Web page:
by Hans Eekhoff
(from the liner notes of Jazz From Atlanta 1923-1929 on Timeless Records)
Charles Fulcher came from Augusta, Georgia but used Atlanta as his base. Like the Warner's Seven Aces he recorded with his band on that day in June 1923 when Okeh decided to make some field recordings in Atlanta. Fulcher was a multi-instrumentalist and he can he heard on his records playing clarinet, trombone and violin. He also played piano and was always greatly concerned that a piano was properly tuned. Significantly, he became a piano tuner later in life.
The story goes that Fulcher was a difficult man and trumpeter Jack Cathcart remembers playing a gig with Fulcher and not enjoying it. Little more is known about Fulcher. He will probably he best remembered for his composition My Pretty Girl which his band recorded but became famous through the Jean Goldkette Orchestra version, recorded for Victor. During the 1920's Fulcher led a great band though with a distinct 'southern territory' sound. His records are reissued on this CD for the first time although we left out three titles of no jazz interest.
All Fulcher recordings on this album are his own compositions. New York publisher Joe Davis had published Black Cat Blues and My Pretty Girl in the 1920's. By 1939 Fulcher was still trying to sell Davis more compositions hoping to fetch $100 per song but Davis declined them. The first title from the June 1923 session is The Eskimo Song. In spite of its unpromising title it is a true jazz number although the 32-bar intro is played in 'oriental style', apparently applicable to both Arabs and Eskimos. Fulcher's clarinet is prominent throughout the first chorus, followed by a good trumpet.
Black Cat Blues was later given more fame by the black clarinet soloist Bob Fuller who recorded with a trio in 1925. In this original version the lead is first taken by trumpet, followed by Fulcher's inspired clarinet and again excellent trumpet. Like its session mate the number is rounded off in the traditional jazz style of the time. Like the Aces, the Fulcher band recorded for Columbia from January 1925. The Georgia Stomp is a fine up-tempo tune with good clarinet and trumpet. Home Sweet Home Blues starts with tenor sax in the lead, followed by an excellent trumpet solo. After the verse, an arranged chorus leads into a typical Fulcher clarinet solo. The band goes into a real hot ensemble for the last half chorus. This tune had also been published and a vocal rendition was recorded by Baby Bonnie for the Gennett label three weeks earlier.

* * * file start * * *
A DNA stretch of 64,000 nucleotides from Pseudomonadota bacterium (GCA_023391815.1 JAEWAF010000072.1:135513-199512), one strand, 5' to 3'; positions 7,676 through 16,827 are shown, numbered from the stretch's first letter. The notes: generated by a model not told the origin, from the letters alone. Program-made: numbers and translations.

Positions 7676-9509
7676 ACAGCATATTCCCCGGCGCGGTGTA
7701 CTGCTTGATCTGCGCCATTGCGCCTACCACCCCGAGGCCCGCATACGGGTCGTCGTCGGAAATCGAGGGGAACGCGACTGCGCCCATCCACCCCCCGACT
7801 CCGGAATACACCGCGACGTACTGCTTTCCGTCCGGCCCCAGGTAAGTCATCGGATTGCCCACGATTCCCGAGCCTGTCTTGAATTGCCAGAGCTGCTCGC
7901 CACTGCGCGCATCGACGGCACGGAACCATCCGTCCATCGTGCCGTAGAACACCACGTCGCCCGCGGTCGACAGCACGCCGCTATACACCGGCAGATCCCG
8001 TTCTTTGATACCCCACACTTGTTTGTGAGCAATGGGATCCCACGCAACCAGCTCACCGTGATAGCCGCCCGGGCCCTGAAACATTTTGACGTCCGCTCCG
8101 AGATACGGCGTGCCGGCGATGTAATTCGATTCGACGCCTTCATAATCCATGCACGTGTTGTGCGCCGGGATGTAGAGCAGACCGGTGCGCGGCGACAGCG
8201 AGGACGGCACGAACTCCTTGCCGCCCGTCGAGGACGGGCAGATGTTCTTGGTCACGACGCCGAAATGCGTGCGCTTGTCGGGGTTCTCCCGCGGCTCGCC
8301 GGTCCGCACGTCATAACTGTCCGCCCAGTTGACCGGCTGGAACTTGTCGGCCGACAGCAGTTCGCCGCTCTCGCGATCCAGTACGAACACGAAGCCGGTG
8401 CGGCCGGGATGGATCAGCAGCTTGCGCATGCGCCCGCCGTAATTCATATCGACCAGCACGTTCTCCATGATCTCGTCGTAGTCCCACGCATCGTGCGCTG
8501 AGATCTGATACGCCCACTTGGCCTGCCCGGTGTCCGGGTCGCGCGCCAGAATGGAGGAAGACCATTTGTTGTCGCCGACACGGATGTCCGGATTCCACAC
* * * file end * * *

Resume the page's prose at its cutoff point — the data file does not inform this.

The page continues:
My Pretty Girl was Fulcher's most important composition and his biggest success although it didn't become famous until the Goldkette recording for the Victor label 16 months later. It was recorded several times after that by different bands but usually based on the Goldkette version. None of these bands picked up most of the characteristics, notably the full stops by the entire band in the second half of the number, that are so significant in this original version. Recorded electrically it is a very inspiring tune, wonderfully arranged with plenty of fine solo work. The coda by just tuba and cymbal is, to say the least, unusual. Fulcher was ahead of his time as his own recording of the number sold badly (unlike the Goldkette version) and is very rare today. The next two tunes, issued as Fulcher's Dance Trio, feature the leader as multi-instrumentalist playing clarinet, violin and trombone accompanied by piano and banjo.
After That and Daylight's Breaking Blues are both nice, cheerful tunes, the former somewhat more up-tempo. Fulcher was a genuine southerner and his violin-playing sounds definitely hillbilly. Hey! Hey! is played in a rough, loose and unpolished but nonetheless pleasant style. 'Territory Jazz' in its purest form it has solos by trombone, clarinet, baritone sax, trumpet and a typical 'barnyard' vocal by the leader.
Atlanta Gal was recorded in New York, almost two years later. The sound of the band had changed quite a bit and it might be an entirely different personnel. Although the band sounds fine and the arrangement is typical for Fulcher, the amateurish trumpet soloist is laughable more than anything else. Fulcher's vocal is rather spoiled by the same bugler but otherwise it is a nice performance with some good clarinet and an excellent ensemble with a quote from Walking My Baby Back Home. This was Fulcher's last recording. It is believed that he quit as a bandleader and became a piano tuner for the rest of his life.